Here in my pretty mountain city, we’re experiencing the 100-Year Flood. President Obama has called in federal disaster relief. FEMA is here. The National Guard helicopters whir over my head. The constant rain has a bone-thinning effect inside of me. I feel weak, frail, tepid.
Here’s the thing with natural disasters: You can turn down one street, and it looks like a sunny day filled with bikers, and then you turn the corner and there’s a river flowing out of someone’s house.
I am safe and dry. But I’ve been wracked with emotional turmoil for days, trying to give gentle support in a way that feels right to me. For others who are safe and warm in Boulder, I can’t stress this enough: We don’t need to feel guilty about not having our homes flooded. That kind of energy is restrictive; we can almost feel it choking us.
We have an excellent opportunity to practice holding our own boundaries while still being open to receiving others empathetically.
We restore balance by bringing our positive energy to those who need it most—which doesn’t mean we all need to bury ourselves under sewage, further endangering the entire community.
Whatever support—gentle, nourishing, spiritual—we can give is best given with 100% intention to heal. Which includes being healing to ourselves.
In the interest of moving the hardening shock I initially had downward into my chest toward opening, toward a place where I could feel what was happening—I started seeking out my own writing on Boulder.
I wrote the following almost exactly four years ago. I’d write the same today (with the exception of boyfriends now being exes, Saxy’s now being closed, and no longer having a day job). I feel the same. I’ve never met a place I loved so much. So, here I stay.
I bought some hot apple cider this afternoon and took a walk around Boulder, fogging up my sunglasses with cinnamon-nutmeg steam.
I forget how much I love autumn. I once wrote a short story about “the season of turmeric and spices, of osmanthus and scarf-worn longing.” Today there was a scarf—a red one, my favorite, that my friend Christian bought for me in India—but there was no longing. Just appreciation, a kind of breath-driven inner peace, the kind you feel after a deep stretch.
I love knowing a city so well. I know that when I walk past a certain cafe that my best friend’s boyfriend will be in there, working away on his next book. I know that the bathroom code to the local bookstore changes every week, and I always remember it until it no longer works. I know which intersections are always okay to cross even when the lights are green, because they’re hardly ever used.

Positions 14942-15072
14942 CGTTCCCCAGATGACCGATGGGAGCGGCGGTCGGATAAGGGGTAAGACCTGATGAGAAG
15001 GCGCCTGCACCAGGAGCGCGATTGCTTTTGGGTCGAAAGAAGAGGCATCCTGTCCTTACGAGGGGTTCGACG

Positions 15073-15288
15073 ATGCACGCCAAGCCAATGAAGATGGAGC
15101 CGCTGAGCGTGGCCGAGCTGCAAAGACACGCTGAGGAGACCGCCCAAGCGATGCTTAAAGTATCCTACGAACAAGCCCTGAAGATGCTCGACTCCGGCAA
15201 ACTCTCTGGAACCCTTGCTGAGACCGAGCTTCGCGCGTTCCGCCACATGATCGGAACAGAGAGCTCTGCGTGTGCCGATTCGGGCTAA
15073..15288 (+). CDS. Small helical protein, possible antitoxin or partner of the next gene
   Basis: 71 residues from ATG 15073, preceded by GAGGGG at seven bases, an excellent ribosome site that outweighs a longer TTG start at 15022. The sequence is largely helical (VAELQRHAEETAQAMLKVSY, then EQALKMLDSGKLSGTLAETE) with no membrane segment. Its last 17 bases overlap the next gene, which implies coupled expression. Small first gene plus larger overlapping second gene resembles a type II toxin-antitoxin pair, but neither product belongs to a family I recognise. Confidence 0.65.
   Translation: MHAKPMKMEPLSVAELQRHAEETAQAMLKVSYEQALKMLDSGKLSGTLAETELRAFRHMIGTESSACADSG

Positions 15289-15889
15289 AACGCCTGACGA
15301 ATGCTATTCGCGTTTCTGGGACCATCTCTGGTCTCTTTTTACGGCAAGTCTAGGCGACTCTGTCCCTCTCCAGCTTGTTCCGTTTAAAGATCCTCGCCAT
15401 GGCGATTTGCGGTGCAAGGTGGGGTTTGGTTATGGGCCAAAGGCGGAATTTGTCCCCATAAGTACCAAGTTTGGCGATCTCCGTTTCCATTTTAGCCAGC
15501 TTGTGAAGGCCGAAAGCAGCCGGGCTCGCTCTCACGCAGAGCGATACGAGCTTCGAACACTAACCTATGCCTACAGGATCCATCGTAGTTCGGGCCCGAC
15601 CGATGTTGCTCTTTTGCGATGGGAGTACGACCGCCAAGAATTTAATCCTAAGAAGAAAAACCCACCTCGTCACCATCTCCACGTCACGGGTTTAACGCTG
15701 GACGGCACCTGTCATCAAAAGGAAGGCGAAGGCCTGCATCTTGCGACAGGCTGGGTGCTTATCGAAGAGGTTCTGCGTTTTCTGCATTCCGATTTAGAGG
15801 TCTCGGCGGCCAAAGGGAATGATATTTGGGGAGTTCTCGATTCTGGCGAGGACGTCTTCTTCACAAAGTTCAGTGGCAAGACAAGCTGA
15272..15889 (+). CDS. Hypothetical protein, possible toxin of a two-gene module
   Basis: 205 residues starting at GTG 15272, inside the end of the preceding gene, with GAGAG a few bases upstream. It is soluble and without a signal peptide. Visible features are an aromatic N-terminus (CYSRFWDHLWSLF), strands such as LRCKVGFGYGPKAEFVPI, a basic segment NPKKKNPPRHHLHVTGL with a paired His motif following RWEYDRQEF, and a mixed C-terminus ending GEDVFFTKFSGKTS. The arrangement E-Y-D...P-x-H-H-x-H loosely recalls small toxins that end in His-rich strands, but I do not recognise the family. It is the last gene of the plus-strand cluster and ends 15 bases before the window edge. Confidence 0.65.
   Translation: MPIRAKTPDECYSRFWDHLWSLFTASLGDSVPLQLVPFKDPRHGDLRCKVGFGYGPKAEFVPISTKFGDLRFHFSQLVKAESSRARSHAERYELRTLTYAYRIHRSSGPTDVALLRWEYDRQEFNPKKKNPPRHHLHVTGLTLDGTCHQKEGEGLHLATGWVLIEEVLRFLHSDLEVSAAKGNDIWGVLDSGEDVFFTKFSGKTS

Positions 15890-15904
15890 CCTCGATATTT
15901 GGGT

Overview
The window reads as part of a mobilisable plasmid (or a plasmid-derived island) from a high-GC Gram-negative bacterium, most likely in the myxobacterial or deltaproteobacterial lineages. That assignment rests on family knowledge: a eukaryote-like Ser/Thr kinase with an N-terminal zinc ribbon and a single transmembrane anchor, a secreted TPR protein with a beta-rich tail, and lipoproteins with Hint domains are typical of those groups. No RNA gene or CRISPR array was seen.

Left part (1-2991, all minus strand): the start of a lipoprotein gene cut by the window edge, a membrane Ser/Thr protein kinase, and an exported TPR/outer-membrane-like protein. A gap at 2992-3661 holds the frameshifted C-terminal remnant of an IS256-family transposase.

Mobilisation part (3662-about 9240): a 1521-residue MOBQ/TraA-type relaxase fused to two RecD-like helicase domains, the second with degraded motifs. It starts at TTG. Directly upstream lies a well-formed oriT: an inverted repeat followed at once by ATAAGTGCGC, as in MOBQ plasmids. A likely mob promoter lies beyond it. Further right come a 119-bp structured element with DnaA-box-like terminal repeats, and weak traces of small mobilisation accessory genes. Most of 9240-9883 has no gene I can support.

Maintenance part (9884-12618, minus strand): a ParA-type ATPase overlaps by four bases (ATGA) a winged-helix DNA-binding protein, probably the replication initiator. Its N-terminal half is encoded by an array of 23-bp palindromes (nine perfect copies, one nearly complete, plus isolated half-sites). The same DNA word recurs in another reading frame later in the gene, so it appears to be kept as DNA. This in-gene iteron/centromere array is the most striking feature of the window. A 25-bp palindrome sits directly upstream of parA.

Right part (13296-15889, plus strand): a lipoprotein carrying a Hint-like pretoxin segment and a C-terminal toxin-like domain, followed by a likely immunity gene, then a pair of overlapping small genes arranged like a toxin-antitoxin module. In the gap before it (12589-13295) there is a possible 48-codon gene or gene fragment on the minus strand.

I know it will take me 12.5 minutes to walk from my work to my favorite local gourmet deli, where I harass them for their wild Alaskan house-cured salmon. I love learning through Facebook that a favorite cafe — where Christian Brown and I would discuss our impending plans to travel the world over mochas and scones — is now serving hot apple cider, made from locally-grown apples; I love that I can walk there from my job, which is less than .5 miles away, because everything is less than .5 miles away.
I love that last night, as I was eating a delicious squash risotto with my close girl friend at my favorite restaurant, the bar manager — also my ex and friend — pointed at a table of diners and said, “They grew that squash you’re eating.”
I love feeling like I’m the only one who knows where a beautiful tea house is right downtown, because there’s hardly anyone there. I love having places to retreat outside of my home, and not having every inch of my city crowded with people.
I love knowing that at least one out of five of my closest friends will likely be at the local “herban” bar at any given point on a late afternoon, working on art, illustration, writing, or just drinking jun.
I like growing, and discovering that when I really want to live in a place — the settle-down kind of live — it will probably be a smaller city, because I just like knowing. My life is filled with going and staying, but I am gaining so much in the process.
And when it comes to Boulder, I’m so glad I stayed.